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IgoUgo Follows Hugo to Montparnasse

IgoUgo Follows Hugo to Montparnasse Photo

Photo by frangliz

Posted on December 11, 2011 in Trip Ideas

Paris of the 1930s is the backdrop for the new Martin Scorsese 3D film, Hugo. Based on the Brian Selznick book The Invention of Hugo Cabret, the story unfolds around the 12-year-old orphan Hugo and the Montparnasse Railway Station where he lives and maintains the clocks.

Montparnasse in the 1920s and 30s was a Bohemian enclave to what was known as the Lost Generation. Writers, artists and American expatriates shunned the popular Montmartre and flocked to the Left Bank’s Montparnasse with its cafes and nightclubs. A Who’s Who list of the era included F. Scott Fitzgerald, Picasso, William Faulkner, Isadora Duncan and Ernest Hemingway, just to name a few. Montparnasse also plays a part in two of Hemingway’s books, A Moveable Feast and The Sun Also Rises. If the glory if its former days are just a memory, you can still enjoy the cafés and nightclubs that remain today. One such café is la Closerie des Lilas which claims to be the first café to put Montparnasse on the map as “La Closerie was the place to be before and after the (Bullier) ball,” the most famous ball in Paris.

“I had thought of telling Scott (Fitzgerald) about... what good friends we all were and had been for a long time at the Lilas.’ (Ernest Hemingway, A Moveable Feast.) The Closerie des Lilas is one of my favorite places to drink and dine in Paris and a must for each visit. I have some good company in this opinion, in addition to Hemingway, Ford Maddox Ford, Sartre, Picasso, and Apollinaire also frequented the piano bar, brasserie, restaurant and patio.” -- from StudioZola

Photo of Montparnasse Cemetery from Montparnasse Tower by Zhebiton

Of particular interest are the Tour Montparnasse (Montparnasse Tower) and the Montparnasse Cemetery. IgoUgo member Rucas noted that “Everyone has their own opinion on this, but I'm adamant: the best view of Paris is from the rooftop terrace of the Tour Montparnasse. From this windy open space you actually look down on the Eiffel Tower. And only from here can you understand the aesthetic and geometric logic of the planning of the Montparnasse Cemetery below.”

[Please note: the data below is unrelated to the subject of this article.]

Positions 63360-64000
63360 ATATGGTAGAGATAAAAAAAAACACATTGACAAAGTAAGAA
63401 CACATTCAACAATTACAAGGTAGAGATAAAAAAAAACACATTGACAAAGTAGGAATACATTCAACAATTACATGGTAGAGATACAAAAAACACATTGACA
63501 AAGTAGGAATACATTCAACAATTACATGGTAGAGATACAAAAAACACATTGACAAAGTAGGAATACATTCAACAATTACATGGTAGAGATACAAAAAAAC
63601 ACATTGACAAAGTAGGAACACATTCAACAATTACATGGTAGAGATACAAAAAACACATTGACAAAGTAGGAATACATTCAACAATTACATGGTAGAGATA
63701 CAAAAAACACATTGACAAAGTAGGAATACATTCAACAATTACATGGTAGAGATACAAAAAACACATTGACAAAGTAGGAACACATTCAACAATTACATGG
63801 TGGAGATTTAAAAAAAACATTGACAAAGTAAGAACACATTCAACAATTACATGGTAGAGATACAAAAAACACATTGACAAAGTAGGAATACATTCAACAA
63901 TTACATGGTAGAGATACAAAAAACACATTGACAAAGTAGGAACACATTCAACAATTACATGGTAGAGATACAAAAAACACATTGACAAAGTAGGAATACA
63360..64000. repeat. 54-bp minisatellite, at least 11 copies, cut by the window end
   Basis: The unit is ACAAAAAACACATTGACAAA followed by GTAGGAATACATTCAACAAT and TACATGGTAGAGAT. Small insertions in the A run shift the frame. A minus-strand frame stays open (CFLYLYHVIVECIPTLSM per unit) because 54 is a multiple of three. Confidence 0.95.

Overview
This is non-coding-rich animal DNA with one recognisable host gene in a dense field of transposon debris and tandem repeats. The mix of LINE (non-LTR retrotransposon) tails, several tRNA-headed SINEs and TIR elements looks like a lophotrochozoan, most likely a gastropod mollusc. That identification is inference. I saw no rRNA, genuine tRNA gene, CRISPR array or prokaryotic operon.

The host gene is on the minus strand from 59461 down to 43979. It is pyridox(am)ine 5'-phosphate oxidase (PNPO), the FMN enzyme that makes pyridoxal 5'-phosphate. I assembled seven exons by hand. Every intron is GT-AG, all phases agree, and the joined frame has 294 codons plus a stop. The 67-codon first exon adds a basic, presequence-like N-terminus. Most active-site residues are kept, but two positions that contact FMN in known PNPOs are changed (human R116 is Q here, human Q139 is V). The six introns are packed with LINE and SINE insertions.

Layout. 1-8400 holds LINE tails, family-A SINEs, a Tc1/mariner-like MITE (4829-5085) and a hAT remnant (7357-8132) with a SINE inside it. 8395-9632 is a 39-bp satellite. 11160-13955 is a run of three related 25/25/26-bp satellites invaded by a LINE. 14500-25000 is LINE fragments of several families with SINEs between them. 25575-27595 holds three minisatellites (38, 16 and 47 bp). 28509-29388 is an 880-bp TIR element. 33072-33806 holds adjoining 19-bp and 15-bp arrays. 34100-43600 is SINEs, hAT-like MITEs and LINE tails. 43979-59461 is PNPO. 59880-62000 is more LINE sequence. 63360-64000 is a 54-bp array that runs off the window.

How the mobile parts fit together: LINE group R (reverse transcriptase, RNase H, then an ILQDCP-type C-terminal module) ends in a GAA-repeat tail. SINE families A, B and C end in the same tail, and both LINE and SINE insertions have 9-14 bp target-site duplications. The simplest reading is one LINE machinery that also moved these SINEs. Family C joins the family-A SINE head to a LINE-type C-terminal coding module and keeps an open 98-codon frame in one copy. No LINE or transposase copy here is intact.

Travelprone’s guidebook worthy impressions complete this visit to the neighborhood: “The Montparnasse Cemetery is surrounded by the contrasting lofty Montparnasse Tower and the bustling Gare Montparnasse. For ardent feminists, a map at the left of the main entrance shows where Simone de Beauvoir is buried next to her existentialist partner Jean Paul-Sartre, for whom Montparnasse Cemetery became his mortal No Exit. For lovers of literature, this cemetery offers abundant opportunities for "celebrity grave sighting," as Samuel Beckett, Charles Baudelaire, Eugene Ionesco, and Guy de Maupassant are also buried here.

View from Montparnasse Tower by Zhebiton

Today, the once-controversial height of Tour Montparnasse affords stunning vistas of the city from its top, yet even a visitor has to admit it sticks out all too prominently from its rather lovely middle-class Parisian neighborhood Wisely in my opinion, a city ordinance enacted after the Tour’s completion bans the erection of any other edifice of that height in Paris. Montparnasse is a delightful residential area that offers cheaper accommodation and excellent public transportation to the city’s main sights as well as to sites in nearby Ile de France locations.”


Posted by Nik’sMom (Terre Grilli)

JEFF NUNES

Comment by JEFF NUNES on December 12, 2011

The only thing the Tour Montparnasse offers are stunning views.... from within.
From without, It is an extremely ugly sore spot not only for the surrounding neighborhoods but for the entire city of Paris as well.
How did this happen to such a beautiful city?

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